Dinosaur with oldest EVER ‘belly button’ where yolk sacs from eggs were attached is discovered in 125-million-year-old fossil from China
- Paleontologists set a record for the oldest belly button ever found in reptiles and mammals
- Researchers used laser imaging technology to reveal the details
- The 125-million-year-old fossil was found in China two decades ago
The oldest belly button ever was found by paleontologists on a 125-million-year-old fossil of a biped in China.
The barely perceptible navel mark belongs to a reptile in the genus Psittacosaurus that lived in the Cretaceous period.
Researchers note that dinosaurs did not have umbilical cords, unlike humans, because they laid eggs.
A 3D reconstruction of a reclining Psittacosaurus showing the long umbilical scar surrounded by distinctive scales that was identified by study team
Instead, the yolk sac of dinosaurs was directly attached to the body via a slit-like opening, also found in other egg-laying land animals.
It is this opening that sealed up at about the time the animal hatches, leaving a distinctive long umbilical scar.
While the egg-laying nature of dinosaurs predicts a long belly button scar, this study is the first to support this hypothesis with fossil evidence.
Scientists saw the marking when the exposed the fossil to a specific bean of laser light.
“This Psittacosaurus specimen is probably the most important fossil we have for studying dinosaur skin,” vertebrate paleontologist Phil Bell, a senior lecturer in the School of Environmental and Rural Science at the University of New England in Armidale, Australia, said in a statement.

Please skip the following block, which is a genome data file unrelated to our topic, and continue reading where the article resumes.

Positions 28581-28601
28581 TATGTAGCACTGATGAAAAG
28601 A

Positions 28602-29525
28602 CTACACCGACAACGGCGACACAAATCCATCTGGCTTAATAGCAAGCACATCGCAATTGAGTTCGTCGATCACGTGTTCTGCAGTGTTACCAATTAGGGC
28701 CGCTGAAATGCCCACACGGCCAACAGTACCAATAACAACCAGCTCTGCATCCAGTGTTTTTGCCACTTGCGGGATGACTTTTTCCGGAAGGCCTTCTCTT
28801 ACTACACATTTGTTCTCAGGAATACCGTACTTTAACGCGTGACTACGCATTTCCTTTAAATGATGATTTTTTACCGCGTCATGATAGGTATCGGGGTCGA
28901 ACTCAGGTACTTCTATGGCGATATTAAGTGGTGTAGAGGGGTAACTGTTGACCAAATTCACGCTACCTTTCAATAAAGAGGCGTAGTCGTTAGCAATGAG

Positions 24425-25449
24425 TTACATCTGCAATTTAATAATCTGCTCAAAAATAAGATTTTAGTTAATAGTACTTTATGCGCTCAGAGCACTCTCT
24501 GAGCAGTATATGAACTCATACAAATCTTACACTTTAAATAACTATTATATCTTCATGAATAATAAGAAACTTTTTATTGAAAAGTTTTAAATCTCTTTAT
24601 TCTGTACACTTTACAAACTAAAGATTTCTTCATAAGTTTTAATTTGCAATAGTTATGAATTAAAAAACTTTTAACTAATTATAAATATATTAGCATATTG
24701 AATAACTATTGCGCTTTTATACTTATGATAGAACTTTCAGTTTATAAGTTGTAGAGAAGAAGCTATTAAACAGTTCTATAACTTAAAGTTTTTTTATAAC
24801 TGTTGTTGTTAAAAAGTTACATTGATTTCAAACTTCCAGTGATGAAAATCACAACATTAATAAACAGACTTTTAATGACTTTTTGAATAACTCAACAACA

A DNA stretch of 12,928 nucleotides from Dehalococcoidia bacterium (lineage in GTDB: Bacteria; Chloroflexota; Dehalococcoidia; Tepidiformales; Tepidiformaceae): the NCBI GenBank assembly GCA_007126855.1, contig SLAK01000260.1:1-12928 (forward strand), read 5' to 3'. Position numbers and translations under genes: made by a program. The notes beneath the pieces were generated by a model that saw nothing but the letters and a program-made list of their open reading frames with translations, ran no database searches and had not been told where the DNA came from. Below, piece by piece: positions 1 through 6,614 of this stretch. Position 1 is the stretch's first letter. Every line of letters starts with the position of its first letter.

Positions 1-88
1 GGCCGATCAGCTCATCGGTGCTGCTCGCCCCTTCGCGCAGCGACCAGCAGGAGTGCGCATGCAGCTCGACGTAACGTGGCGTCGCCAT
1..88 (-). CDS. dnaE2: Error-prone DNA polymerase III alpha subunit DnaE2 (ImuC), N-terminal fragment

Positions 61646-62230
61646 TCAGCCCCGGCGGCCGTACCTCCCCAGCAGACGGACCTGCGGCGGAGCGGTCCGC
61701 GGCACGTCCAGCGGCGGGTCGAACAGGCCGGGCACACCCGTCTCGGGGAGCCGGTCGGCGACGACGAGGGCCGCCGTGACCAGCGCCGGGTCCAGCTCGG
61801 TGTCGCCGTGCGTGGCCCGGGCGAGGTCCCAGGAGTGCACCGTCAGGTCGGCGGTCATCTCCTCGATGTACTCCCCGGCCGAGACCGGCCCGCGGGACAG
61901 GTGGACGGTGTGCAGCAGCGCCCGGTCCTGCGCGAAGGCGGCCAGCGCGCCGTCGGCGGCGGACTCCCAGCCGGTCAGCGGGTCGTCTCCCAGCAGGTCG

“But it continues to yield surprises that we can bring to life with new technology like laser imaging.”
Laser-stimulated fluorescence (LSF) image of the whole Psittacosaurus specimen showing the location of the umbilical scar. Insets show the umbilical scar close-up, including the distinctive scales surrounding it (highlighted in blue in the line drawing)
The findings were published in the international journal of biology BMC Biology.
“Using LSF imaging, we identified distinctive scales that surrounded a long umbilical scar in the specimen, similar to certain living lizards and crocodiles. We call this kind of scar a belly button, and it is smaller in humans,’ said Dr. Michael Pittman, assistant professor of Chinese University School of Hong Kong’s School of Life Sciences.
‘This specimen is the first dinosaur fossil to preserve a belly button, which is due to its exceptional state of preservation.’
The Early Cretaceous horned dinosaur Psittacosaurus was discovered in northeast China and is a distant relative of Triceratops
This particular fossil, which is well preserved, was heralded last year for having the first dinosaur butthole ever discovered.
“The anatomy is unique,” study lead researcher Jakob Vinther, a paleobiologist at the University of Bristol in the United Kingdom, told Live Science. It doesn’t quite look like the opening on birds, which are the closest living relatives of dinosaurs. “It’s its own cloaca, shaped in its perfect, unique way,” Vinther said.
The specimen is on display at the Senckenberg Museum in Frankfurt, Germany.